​Resourceful Woman Crowdsources Ridiculous $362 Halloween Uber Fare

Illustration for article titled ​Resourceful Woman Crowdsources Ridiculous $362 Halloween Uber Fare

A young woman got the surprise of her life when she woke up on November 1, her birthday, to find an Uber charge of $362 dollars on her card for a 20-minute ride because her fare fell victim to Uber's 9x surge pricing. Just in time for rent day.


In a GoFundMe campaign titled "Uber Stole My 26th Birthday," Gabrielle Wathen, currently juggling three jobs, explains that despite normally using Lyft, she decided to Uber a ride home at 3am after celebrating her birthday. The ride was only 20-22 minutes, but:

When I awoke this morning, I heard a friend talking about how outrageous Uber rates were the night before (9x original rate). I checked my bank account when, unbeknowst to me, I see a charge for $362. Not only is it my 26th birthday, it is rent day. My rent is $450 and I can no longer pay it today due to this completely outrageous charge.

This misunderstanding has cost me 80% of the funds I have to my name (embarrassingly so) and I spent a good two hours of my birthday crying over it.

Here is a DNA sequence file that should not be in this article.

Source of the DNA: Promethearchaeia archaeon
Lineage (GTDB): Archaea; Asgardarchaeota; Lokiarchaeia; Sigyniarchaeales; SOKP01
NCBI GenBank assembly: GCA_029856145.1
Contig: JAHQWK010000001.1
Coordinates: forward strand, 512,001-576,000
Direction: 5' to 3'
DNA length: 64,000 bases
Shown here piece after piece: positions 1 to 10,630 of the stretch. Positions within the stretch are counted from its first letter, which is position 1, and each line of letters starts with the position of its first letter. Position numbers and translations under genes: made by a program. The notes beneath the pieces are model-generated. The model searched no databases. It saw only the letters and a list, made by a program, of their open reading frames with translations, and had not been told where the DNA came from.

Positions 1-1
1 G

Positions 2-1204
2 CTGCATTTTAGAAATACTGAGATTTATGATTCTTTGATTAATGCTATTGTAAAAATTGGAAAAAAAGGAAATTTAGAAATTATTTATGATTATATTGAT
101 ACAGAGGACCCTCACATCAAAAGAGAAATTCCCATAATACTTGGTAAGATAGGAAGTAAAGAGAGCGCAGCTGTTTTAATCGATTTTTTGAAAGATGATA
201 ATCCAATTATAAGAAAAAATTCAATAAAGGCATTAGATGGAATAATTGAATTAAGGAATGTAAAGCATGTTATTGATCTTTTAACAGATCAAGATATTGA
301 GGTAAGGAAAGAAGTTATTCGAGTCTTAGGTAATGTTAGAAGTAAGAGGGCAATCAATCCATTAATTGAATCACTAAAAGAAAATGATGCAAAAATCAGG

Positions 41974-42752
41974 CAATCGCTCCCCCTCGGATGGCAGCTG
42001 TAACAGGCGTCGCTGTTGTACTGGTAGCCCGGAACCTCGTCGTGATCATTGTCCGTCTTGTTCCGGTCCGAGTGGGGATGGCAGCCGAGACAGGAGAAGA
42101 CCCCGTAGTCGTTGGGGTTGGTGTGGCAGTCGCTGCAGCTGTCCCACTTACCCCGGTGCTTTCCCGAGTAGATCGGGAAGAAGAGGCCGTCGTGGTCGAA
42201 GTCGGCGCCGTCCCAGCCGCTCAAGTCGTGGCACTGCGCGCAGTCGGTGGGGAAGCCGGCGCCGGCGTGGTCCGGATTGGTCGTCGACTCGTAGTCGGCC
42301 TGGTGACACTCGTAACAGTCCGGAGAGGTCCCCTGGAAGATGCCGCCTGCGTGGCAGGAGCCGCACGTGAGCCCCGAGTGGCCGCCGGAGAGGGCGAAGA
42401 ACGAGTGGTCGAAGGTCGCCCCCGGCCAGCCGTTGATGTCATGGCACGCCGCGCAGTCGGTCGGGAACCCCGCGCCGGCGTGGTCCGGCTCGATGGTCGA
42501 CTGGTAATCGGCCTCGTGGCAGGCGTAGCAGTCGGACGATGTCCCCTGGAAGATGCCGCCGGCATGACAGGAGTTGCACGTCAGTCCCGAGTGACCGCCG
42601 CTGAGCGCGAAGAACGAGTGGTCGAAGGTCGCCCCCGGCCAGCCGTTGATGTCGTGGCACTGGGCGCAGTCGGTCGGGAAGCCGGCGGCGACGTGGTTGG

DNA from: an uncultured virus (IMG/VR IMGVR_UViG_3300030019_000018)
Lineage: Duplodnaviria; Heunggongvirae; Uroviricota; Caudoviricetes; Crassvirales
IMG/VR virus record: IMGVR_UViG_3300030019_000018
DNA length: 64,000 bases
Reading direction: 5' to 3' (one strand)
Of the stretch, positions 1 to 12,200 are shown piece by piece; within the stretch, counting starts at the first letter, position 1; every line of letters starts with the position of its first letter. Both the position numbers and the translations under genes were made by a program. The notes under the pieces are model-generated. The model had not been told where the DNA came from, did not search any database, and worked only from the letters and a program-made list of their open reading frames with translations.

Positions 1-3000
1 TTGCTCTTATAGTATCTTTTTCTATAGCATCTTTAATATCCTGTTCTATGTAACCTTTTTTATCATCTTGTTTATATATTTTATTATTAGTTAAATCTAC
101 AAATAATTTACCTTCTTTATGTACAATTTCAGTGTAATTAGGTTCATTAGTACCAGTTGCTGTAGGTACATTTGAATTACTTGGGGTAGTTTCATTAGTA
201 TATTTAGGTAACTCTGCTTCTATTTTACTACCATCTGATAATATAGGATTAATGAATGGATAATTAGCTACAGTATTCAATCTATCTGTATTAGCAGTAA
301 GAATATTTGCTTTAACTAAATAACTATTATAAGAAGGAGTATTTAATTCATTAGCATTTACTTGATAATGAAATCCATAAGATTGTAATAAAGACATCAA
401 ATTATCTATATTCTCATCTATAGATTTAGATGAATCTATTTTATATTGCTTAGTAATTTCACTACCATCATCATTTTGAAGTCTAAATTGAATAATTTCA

I feel taken advantage of and cheated by the Uber name. $367 for a 20 minute ride should never be justified, even on Halloween. Please donate even just $1 if you think this is utter and complete bullshit and also hilarious and very, very depressing at the same time.

Thanks for the ride, Muhammed.

So far she has raised $593 of her $362 goal, so I'm guessing she made rent and was able to have a nice birthday treat. Smart lady. Fuck Uber.

Image via Go Fund Me.


Mark Shrayber

Good for her using social media to get help, but I have never not been warned about surge pricing when using Uber or Lyft. On Halloween in San Francisco, both Lyft and Uber wee charging 3.5 their normal rate and so I just skipped it and went to Reno instead of karaoke. (A two-night stay in a luxury suite with a whirlpool cost less than this woman's ride.)

One can say a lot about Uber's predatory policies (how are you going to tell me surge pricing is in effect when there are ten cars milling about my quet residential neighborhood, Uber?) and their drivers (the story about the customer getting kidnapped was horrifying), but claiming that they never warned you of the fact that they're going to take you for all you've got isn't true or part of their business plan. They know someone will click yes (and you really have to acknowledge that you accept. It's not an easy swipe or tap), so why hide it?

Also, a couple of weeks ago I ordered an Uber to take me to work and a Lincoln town car came to pick me up and that was both awesome and embarrassing. I tried to tell the guy I did not order a town car but he said it was fine and I was charged the regular price. So sometimes Uber isn't all bad.